Puloma Basu and Rob Hatch-Miller on Their “Other Music” Documentary | Under The Radar Magazine Under the Radar | Music Blog for the Indie Music Magazine
Monday, April 12th, 2021  

L to R: Rob Hatch-Miller and Puloma Basu

Puloma Basu and Rob Hatch-Miller on Their “Other Music” Documentary

An Enduring Presence

Nov 25, 2020 Photography by Lauren Randolph Web Exclusive
Bookmark and Share

In such cloistered times, a geographical myopia begins to appear. Though the record store was once a habitual oasis in the incessant tide of activity that animates our lives, it has been an increasingly distant retreat, vanishing behind the lines of gentrification, monopolization, streaming, and global health crises. Despite, or perhaps because of this increasing rarity, its function takes on a near sacrosanct quality, reminding us of a time when shared community spaces energized our interests and deepened our appreciation for the soundtracks that guide us through life. Few spaces could lay claim to the enduring influence and historical importance that defined Other Music, the Manhattan record store that operated from 1996-2016, a titanic purveyor of all things odd, eccentric, and independent. In their touching tribute to this truly singular space, filmmaking couple Puloma Basu and Rob Hatch-Miller bring to the fore the impassioned, curious, and generous spirit of the souls who made Other Music like no other record store before or after.

The store itself brought an intimately personal touch to music fandom, even functioning as a sort of jumping off point for the directing couple. “I was a long-time customer, Rob actually worked there for three years. We actually met through a dear friend who worked there as well,” explains Basu. Through a carefully curated selection of rare and independent treasures, owners Chris Vanderloo and Josh Madell created a vibrant ecosystem of deeply knowledgeable outsiders whose enthusiasm and passion were contagious. “In New York, at the time there really wasn’t any equivalent. There were lots and lots of record stores, and there used to be a store for Reggae, and Soundtracks, and Trance music, but Other Music was a central hub of a bunch of different scenes that represented not only indie rock but club-oriented dance music, and avant-garde, and jazz music. They crossed over all these scenes and became a hub for the underground music scene in New York for the years that it existed,” says Hatch-Miller.

At a time when the underground music scene in New York was going through a resurgence, its heart was centered in Other Music. “When TV on the Radio, and Yeah Yeah Yeahs, and The Rapture were all coming through Other Music none of us had any sense that they would still be bands that people would really deeply care about two decades later,” describes Hatch-Miller. “They were the first store in the United States to sell a Belle and Sebastian album, so in 1997 there were just thousands of people coming in to buy that album because you couldn’t get it anywhere else.” Unsurprisingly, such an ethos attracted tastemakers and artists from many different walks of life, a small selection of whom make an appearance in the film, including Benicio Del Toro, Jason Schwartzman, and even previous employees Dave Portner and Noah Lennox of Animal Collective. The real stars of the film though, are the curators and employees who eat, sleep, and pray music every minute of every day. A delightful cast of inspiring and offbeat dreamers made the otherwise intimidatingly “in the know” atmosphere a welcoming space for heads and younger fans alike to cross-pollinate and rejoice in their shared passion for the eclectic and original in music.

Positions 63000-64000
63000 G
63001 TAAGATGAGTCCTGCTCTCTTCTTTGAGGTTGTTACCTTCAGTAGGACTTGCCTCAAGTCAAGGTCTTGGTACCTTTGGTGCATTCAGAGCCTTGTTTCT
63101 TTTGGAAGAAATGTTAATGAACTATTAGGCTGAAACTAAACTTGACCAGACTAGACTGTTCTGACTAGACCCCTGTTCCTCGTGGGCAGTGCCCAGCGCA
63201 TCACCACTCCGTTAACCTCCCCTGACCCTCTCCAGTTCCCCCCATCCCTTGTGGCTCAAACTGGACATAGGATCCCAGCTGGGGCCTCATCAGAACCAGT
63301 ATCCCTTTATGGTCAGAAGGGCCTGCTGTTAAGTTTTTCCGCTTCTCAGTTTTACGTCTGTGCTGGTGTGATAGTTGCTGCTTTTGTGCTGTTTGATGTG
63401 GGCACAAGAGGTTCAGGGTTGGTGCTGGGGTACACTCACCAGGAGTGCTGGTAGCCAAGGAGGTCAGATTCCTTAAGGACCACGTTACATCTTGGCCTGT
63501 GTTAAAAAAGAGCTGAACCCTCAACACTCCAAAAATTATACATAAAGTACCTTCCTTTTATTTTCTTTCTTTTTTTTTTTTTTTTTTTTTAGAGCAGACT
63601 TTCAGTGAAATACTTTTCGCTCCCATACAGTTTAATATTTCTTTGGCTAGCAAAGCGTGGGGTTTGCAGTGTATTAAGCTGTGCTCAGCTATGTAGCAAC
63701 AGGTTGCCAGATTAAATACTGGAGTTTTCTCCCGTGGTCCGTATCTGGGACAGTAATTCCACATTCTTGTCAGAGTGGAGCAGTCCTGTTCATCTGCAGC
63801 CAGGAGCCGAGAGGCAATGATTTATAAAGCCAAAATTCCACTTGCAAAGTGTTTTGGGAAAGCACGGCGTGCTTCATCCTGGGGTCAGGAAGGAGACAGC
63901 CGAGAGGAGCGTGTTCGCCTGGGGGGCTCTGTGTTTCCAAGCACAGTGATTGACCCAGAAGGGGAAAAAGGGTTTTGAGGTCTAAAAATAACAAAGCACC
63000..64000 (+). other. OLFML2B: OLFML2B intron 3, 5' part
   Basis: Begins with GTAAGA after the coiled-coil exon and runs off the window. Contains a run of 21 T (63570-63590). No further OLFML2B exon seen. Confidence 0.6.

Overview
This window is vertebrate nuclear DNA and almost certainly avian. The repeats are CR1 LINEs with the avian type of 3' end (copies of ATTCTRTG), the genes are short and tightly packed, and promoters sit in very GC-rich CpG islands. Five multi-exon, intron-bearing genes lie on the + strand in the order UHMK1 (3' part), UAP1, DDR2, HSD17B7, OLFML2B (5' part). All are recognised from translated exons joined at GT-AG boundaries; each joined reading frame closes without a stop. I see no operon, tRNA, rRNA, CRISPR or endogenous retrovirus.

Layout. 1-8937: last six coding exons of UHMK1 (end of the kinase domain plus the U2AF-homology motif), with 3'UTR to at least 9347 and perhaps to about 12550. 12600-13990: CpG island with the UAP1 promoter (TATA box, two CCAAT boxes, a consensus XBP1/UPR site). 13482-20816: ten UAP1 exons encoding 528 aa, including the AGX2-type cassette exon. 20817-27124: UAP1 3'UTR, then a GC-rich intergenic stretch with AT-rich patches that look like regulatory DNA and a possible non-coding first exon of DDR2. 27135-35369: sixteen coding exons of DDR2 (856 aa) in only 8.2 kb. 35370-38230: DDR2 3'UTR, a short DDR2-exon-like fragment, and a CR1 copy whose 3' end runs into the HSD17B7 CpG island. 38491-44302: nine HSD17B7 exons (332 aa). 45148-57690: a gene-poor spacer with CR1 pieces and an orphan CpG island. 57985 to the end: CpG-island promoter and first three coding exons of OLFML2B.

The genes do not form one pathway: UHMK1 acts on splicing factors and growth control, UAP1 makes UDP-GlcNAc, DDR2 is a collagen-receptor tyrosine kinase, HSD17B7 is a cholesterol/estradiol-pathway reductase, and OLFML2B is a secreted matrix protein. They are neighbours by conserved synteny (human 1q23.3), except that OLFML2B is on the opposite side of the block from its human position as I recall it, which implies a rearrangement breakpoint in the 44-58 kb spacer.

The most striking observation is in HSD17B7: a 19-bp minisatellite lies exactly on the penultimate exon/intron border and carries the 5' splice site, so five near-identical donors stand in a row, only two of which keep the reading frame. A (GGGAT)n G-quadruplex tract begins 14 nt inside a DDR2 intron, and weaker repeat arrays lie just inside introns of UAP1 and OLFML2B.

In reflecting on the state of record stores more generally, Basu and Hatch-Miller feel that Other Music was yet again ahead of the curve. “Record stores are an option, even for music fans, now. You don’t need the physical thing to experience the music, and while I don’t think [record stores] are going away, it’s just that they exist for a different reason. I think that’s one of the reasons Other Music didn’t stay open is because after their 20 years of being open, they saw that their reason for being open shifted and the need that they served changed. They weren’t going to be exposing people to new music the way they were back when they had the first Belle and Sebastien album,” explains Hatch-Miller. Luckily, record stores are still in existence and many of them benefited from the rental of this film online, which raised over $25,000 for independent stores as COVID-19 threw many of them into precarious financial circumstances.

A fitting send-off for one of the most loved and inspiring record stores ever known, the documentary has continued to foster the spirit that made Other Music such an enduring space. In recollecting how big distributors turned down the film, Basu recalls that the commercial potential of the film was never the motive behind elegizing such a fiercely independent location. “Everyone said it was a niche story and we knew it was, but we wanted to make this movie because it is a universal message. I think people that don’t go to record stores can get that community and small spaces matter.”

(Other Music is available to stream on Amazon Prime, iTunes, Google Play, Vimeo On Demand, and elsewhere.)


Support Under the Radar on Patreon.


Submit your comment

Name Required

Email Required, will not be published


Remember my personal information
Notify me of follow-up comments?

Please enter the word you see in the image below:

Abdul Salam
November 28th 2020

This article is very essential for me.
Thank you very much for serving such kind of article.
If you want to a more valuable article
visit website: https://lifehacks0009.blogspot.com/